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Connecticut
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I am interested in getting some wireless networks working for remotely controlling a robot w/ arduino from another arduino. Before you say Xbees, I have a mac and therefore can't config them.

I'm not really interested in extreme speed, but I want something that is cheap and easy to use. Any suggestions?
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Well, the vast majority of xBee configuration can be done with just a terminal program, so you can do almost everything you'd need on a Mac.  Only thing you need a PC for is to install the firmware onto the xBee in the 1st place, so if you can occasionally borrow a friend's PC, you should be ok.

That being said, here's a good summary of what's out there:

http://www.sparkfun.com/tutorials/128
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Connecticut
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But Xbees will be overkill. Some of them have a freakin' 1 MILE range! I'm talking about ~20ft maximum. Do the General TX/RX (from sparkfun, cheap) work well if I use the virtual wire library?

Thanks!
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http://jeelabs.com/products/jeenode ?
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Quote
Do the General TX/RX (from sparkfun, cheap)

If you mean the ones I think you mean, I don't think they can do what I think you think they can.
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Connecticut
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This is the general TX/RX

The JeeNode uses this. Has anyone used it? Is it easy to use/reliable? It is smd, but the pin spacing is 2mm.

Thanks!
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I've used these cheap RFs successfully.
RF Link Transmitter - 434MHz
http://proto-pic.co.uk/products/RF-Link-Transmitter-%252d-434MHz.html

The VirtualWire library makes programming it easy.
http://www.open.com.au/mikem/arduino/
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Paul Allen

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The simple TXRX pairs work in line with what you pay for them, the virtualwire library is a software fudge to get around some of the issues with such primitive radio gear (in theory it should work with plain old serial).  Theres no error detection/correction as there there is with the bluetooth/wifi based kit, you write it yourself and live with the limitations.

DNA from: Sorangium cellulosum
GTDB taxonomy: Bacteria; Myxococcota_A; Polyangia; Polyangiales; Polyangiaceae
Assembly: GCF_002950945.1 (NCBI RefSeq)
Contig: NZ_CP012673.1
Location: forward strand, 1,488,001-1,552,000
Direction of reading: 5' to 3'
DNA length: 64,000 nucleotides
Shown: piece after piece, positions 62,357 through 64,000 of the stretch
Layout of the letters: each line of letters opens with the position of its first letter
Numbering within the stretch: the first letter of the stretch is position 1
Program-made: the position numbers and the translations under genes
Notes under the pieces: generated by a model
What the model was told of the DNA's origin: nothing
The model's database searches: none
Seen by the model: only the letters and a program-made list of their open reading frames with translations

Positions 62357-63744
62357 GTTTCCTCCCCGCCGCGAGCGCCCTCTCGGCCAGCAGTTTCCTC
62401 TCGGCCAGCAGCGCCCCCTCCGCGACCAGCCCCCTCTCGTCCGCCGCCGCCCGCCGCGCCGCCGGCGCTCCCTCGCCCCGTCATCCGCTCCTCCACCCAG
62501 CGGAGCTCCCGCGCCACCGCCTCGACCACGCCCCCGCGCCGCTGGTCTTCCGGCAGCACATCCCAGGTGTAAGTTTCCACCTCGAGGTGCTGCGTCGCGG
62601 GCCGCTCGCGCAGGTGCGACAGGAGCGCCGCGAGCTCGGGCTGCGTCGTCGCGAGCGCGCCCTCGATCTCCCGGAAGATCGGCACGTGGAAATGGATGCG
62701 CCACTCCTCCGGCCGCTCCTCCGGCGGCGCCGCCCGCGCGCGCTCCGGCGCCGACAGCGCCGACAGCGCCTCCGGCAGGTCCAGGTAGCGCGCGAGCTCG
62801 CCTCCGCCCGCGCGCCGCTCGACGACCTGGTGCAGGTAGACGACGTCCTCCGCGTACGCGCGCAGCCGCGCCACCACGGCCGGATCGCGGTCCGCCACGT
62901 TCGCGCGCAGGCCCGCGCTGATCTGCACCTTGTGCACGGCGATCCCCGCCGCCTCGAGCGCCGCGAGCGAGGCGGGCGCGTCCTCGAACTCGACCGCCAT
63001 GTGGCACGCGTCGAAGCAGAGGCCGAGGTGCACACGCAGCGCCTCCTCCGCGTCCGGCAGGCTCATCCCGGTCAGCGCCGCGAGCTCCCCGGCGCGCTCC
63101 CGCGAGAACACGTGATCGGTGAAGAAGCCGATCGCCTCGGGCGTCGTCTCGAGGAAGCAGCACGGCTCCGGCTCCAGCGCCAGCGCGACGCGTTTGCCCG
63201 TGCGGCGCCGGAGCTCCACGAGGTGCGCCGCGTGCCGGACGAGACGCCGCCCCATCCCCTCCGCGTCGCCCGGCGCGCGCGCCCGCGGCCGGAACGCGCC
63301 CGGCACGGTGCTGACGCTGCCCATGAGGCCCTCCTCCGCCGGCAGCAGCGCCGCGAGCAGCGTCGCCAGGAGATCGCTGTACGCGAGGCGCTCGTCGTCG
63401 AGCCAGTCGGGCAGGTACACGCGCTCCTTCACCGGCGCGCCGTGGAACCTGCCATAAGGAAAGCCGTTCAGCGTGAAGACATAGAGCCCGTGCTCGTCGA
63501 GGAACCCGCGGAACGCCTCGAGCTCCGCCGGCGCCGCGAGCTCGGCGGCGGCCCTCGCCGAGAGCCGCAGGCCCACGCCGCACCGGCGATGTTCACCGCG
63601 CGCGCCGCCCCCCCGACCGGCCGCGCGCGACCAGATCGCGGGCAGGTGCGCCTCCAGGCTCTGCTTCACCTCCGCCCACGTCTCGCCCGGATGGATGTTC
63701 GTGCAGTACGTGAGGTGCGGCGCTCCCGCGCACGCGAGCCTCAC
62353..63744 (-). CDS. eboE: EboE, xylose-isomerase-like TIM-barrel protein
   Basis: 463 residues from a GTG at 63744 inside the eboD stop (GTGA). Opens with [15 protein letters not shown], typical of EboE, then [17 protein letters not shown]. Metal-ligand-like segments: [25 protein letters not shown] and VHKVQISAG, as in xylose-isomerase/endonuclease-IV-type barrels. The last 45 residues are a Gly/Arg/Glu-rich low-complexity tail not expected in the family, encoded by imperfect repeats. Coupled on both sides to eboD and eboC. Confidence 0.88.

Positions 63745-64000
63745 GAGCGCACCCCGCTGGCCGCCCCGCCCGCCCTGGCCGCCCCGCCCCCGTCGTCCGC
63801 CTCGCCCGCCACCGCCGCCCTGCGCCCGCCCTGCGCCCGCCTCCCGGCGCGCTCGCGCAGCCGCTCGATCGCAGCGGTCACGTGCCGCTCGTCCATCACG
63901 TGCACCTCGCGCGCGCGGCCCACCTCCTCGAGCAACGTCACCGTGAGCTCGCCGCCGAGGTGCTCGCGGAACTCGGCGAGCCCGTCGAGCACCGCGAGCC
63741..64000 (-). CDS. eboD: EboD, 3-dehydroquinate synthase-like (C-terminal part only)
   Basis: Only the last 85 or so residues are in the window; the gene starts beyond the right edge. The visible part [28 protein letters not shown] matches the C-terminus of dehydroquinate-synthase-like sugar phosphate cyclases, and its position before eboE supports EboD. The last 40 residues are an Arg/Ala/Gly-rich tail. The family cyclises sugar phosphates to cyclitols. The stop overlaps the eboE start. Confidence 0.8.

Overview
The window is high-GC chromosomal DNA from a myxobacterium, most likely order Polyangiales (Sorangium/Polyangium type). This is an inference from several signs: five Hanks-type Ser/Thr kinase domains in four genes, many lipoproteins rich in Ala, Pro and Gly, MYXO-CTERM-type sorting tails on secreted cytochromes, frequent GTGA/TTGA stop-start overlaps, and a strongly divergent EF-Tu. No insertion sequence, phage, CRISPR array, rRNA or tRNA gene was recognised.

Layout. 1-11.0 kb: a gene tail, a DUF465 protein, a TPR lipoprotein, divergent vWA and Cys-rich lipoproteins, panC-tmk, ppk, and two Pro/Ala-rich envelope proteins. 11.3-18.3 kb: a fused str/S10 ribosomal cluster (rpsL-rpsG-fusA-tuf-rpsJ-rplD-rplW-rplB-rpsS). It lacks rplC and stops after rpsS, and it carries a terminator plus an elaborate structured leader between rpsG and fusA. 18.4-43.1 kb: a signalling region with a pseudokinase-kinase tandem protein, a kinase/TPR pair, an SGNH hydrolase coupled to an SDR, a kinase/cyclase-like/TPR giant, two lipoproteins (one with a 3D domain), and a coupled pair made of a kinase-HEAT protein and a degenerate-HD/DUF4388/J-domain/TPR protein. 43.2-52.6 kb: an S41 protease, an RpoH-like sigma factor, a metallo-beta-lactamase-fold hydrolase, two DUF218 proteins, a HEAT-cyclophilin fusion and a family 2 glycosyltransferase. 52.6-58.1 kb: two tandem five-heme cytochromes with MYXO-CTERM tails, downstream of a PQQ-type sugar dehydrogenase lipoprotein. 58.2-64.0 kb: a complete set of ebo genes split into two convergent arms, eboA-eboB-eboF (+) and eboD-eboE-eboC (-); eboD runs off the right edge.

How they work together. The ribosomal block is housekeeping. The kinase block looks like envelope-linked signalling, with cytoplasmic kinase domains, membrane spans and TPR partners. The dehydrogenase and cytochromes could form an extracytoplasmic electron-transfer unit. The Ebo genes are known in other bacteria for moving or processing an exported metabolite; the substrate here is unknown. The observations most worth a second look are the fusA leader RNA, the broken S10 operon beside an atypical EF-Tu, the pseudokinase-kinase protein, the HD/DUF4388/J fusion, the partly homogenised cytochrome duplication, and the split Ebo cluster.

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Connecticut
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But all I want to do is to send two integers- joystick y axis and joystick x axis. I should be able to send this with good enough speed and reliability as there is no noticeable errors or lag, right?
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I ran mine at 1000 bits / second to get the errors down. It worked but it wasn't fast. I used a checksum system for error detecting and ignored the stuff that didn't pass the checksum. Its one way only, so you need a pair to get a back channel.  I would have doubts about running a TX and RX together on similar frequencies in close proximity.  Its crude ASK modulation which is just on/off keying, the limitations of the simple AGC on the receiver is what the virtualwire library is supposed to help out with.

http://en.wikipedia.org/wiki/Amplitude-shift_keying

 If one way and two values will do, its probably worth a stab for the low cost.

You're probably limited to checksums as error detection and there is no back channel to request a resend.

Just don't expect too much
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Connecticut
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What about the Hope RFM12 or 22 modules? are those any good? There only $2 or $3 more expensive.

And I don't need 2-way: just sending 8 bit integers in 1 direction.
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No direct experience with them, but FSK has to be an improvement on ASK.  Its still just on/off keying though.
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Connecticut
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What would you do for single direction, cheap RF?
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I used mine to avoid the need to run wires on a fixed installation, I abandoned wireless and just ran a cable in the end. I suspect the Hope kit using FSK would work better than the cheap ASK type, due to the AGC situation with FM modulation rather than AM, I reckon using the virtualwire library wouldn't give you any advantages over straight serial.   I'd certainly look at it.  FM/FSK is much less prone to interference than AM/ASK. 
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Connecticut
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Or how about a nordic module such as this one? They are as expensive as xbee's, but you need minimal supporting hardware.
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